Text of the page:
Helping students succeed by guiding their trajectories is a core part of Montclair State’s mission. Along with faculty members, both undergraduate and graduate students conduct groundbreaking research across multiple disciplines. “Since math is a universal language, I’ve had the privilege of working with students from a variety of backgrounds,” shares Billings. “Along with math majors, I’ve worked with physicists and biology students. One of my most successful students started as a high school math teacher. He returned to Montclair State to earn his master’s degree and worked with me on my first epidemiology research in collaboration with Johns Hopkins University. He was able to explore mathematical biology and how data can impact real-world modeling. This student later received his Ph.D. from the University of Arizona and now works for the Critical Path Institute’s C-Path quantitative medicine team to streamline research to produce new and improved vaccines and treatments for rare diseases.”
Two years ago, Billings was invited to the U.S. Embassy in Brazil to speak to mathematical biologists and promote STEM. During this trip, she toured universities and the cities of Rio, São Paulo, and Recife to encourage underrepresented youth to attend graduate school and become scientific leaders and innovators. “I am dedicated to increasing the involvement of students from all walks of life in STEM research,” says Billings. “These future generations will continue to make life-changing discoveries and propel research forward.”
Billings’ most recent research focuses on modeling stochastic complex systems in ecology and epidemiology and studying uncertainty in systems that can cause unexpected or rare events. “My colleague, Eric Forgoston, who is in the Applied Math and Statistics department, is currently working with me in ecology,” says Billings. “We have an NSF grant through the Division of Mathematical Sciences’ Mathematical Biology Program. Our joint project includes colleagues from the British Antarctic Survey in Cambridge, and we are looking at extensions in ecology and population extinctions, which is a confluence of events where things can die out in an unexpected way. The research measures the robustness of a model system that has unexpected change.”
In her current research, Billings hopes to create a way for scientists to predict the risk of of a major event and get the word out to society, similar to an early warning system. “Just a prediction is not enough, we need to carefully communicate and understand how people accept this type of information,” explains Billings. “The goal is to understand the risk of unexpected events, like climate change for example, and the interconnectedness of certain environments and species. If we predict how a species can either die out or conversely, invade another population and thrive; society must then be willing to act in a way to change that pathway of that food web.”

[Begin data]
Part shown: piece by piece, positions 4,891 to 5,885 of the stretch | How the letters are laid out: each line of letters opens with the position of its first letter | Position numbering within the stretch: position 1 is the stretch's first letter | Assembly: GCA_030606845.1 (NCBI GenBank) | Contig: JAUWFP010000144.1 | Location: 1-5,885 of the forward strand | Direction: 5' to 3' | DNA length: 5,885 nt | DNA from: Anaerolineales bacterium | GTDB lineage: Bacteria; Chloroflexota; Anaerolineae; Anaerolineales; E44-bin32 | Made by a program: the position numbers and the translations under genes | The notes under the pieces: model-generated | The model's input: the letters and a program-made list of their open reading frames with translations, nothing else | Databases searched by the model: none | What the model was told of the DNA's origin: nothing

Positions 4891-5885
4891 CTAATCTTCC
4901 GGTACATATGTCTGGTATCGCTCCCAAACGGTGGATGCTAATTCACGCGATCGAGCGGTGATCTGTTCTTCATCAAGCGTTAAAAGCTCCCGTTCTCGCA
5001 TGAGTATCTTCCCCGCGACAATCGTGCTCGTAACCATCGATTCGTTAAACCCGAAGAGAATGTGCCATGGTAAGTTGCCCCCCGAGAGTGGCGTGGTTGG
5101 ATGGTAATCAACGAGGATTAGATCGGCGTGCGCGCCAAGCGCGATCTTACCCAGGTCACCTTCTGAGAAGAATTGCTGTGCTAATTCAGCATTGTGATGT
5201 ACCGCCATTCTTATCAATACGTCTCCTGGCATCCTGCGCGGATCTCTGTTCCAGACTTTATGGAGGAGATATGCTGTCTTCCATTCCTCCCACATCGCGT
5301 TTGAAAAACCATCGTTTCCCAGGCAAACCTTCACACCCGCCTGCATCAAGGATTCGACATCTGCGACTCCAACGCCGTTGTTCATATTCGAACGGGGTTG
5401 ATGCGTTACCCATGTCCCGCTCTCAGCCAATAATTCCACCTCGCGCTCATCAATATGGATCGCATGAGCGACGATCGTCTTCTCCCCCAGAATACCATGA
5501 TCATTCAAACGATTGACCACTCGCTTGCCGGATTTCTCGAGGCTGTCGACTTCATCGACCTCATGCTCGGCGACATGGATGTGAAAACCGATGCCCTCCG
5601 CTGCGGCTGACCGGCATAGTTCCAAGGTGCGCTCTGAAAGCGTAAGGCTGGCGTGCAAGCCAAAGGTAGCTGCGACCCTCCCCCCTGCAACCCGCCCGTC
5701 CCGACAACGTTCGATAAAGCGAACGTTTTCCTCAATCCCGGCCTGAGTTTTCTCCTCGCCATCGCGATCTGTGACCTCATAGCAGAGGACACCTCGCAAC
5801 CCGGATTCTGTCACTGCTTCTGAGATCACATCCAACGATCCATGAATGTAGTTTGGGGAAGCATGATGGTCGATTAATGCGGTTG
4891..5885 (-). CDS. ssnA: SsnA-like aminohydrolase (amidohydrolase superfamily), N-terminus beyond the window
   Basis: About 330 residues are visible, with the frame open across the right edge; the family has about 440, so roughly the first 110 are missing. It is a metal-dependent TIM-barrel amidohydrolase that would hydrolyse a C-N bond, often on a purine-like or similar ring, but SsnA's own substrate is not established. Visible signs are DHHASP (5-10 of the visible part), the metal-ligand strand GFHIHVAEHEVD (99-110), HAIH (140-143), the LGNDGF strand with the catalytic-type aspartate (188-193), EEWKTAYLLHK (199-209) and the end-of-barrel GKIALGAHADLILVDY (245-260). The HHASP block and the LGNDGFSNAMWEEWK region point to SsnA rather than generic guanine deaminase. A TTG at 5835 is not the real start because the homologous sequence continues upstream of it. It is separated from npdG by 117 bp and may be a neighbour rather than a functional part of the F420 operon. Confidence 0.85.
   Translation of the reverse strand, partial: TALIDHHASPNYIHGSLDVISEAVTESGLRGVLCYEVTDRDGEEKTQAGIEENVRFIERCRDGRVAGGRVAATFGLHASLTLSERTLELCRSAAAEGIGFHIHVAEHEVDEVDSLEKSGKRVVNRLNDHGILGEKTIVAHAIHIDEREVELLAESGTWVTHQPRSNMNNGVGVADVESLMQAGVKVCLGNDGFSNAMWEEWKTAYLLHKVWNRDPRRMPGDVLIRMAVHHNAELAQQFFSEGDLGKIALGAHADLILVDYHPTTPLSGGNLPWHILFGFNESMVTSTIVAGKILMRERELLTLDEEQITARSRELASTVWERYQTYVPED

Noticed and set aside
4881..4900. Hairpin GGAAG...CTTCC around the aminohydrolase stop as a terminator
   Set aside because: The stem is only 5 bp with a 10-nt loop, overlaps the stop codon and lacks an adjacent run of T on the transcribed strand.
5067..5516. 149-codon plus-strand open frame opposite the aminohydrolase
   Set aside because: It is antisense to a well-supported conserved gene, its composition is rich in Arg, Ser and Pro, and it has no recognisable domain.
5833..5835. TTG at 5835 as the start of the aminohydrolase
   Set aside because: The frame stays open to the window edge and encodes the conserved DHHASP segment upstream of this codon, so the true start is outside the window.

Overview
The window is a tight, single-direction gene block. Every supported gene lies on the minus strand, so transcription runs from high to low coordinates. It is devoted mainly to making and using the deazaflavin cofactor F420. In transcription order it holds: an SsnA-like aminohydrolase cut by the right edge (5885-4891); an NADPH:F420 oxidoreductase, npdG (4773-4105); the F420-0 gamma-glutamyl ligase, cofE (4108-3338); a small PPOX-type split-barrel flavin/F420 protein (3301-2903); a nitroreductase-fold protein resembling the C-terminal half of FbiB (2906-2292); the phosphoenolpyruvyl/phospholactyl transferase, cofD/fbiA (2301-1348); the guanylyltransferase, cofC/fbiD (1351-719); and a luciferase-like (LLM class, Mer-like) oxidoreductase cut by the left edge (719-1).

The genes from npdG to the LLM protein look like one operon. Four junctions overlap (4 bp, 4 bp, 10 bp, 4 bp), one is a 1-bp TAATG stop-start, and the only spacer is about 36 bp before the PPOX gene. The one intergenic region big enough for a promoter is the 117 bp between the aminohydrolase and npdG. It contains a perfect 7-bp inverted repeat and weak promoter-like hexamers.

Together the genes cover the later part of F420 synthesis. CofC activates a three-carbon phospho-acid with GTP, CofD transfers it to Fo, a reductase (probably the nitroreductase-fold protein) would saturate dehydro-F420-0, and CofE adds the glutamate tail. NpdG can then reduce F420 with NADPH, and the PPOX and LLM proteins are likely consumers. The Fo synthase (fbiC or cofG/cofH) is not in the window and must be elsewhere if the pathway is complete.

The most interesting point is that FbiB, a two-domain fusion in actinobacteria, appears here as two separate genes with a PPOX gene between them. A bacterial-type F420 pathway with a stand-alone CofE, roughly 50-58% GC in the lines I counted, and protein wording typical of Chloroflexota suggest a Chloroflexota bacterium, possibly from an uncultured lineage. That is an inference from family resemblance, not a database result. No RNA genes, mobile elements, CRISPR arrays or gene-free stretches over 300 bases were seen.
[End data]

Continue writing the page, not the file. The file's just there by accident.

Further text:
Advocates for Science and Research
Collaboration in academia and research is a key force behind actionable science and determining how to translate theoretical results into achievable actions. “Partnering with other institutions, both inside and outside our industry, helps us identify what problems we’re facing, what the needs are outside of academia, and how academia can help provide needed solutions,” says Billings. “Like my fellow members of the EdgeDiscovery Advisory Council, I hope to serve as an ambassador in advancing EdgeDiscovery initiatives by bringing my own experience and insight to the group and helping create a community where we can learn and grow together.”
From providing educational tools for researchers and students to offering access to advanced computing resources, EdgeDiscovery is delivering the next generation of research technology to empower institutions both large and small. “Colleges and universities can create programs to train students in the skillsets that are most needed in the workforce,” says Billings. “In academia, we need to help guide students to their careers and make these opportunities known.” EdgeDiscovery offers testbeds for experimentation and training and shows member institutions how to integrate technology, like virtual labs, into their curriculum—preparing the next generation of researchers. “We need to find a better way to communicate research initiatives and the importance of science to the greater community,” says Billings. “The Advisory Council is providing a platform to get the word out and not only creating an impact among students and researchers, but allowing our voices to be heard across the state; helping us influence positive change on a grander scale.”
Whether your institution needs advanced computing resources, a high performance research network, or connectivity to national research platforms, EdgeDiscovery can help you reach new heights. Learn more at njedge.net/research.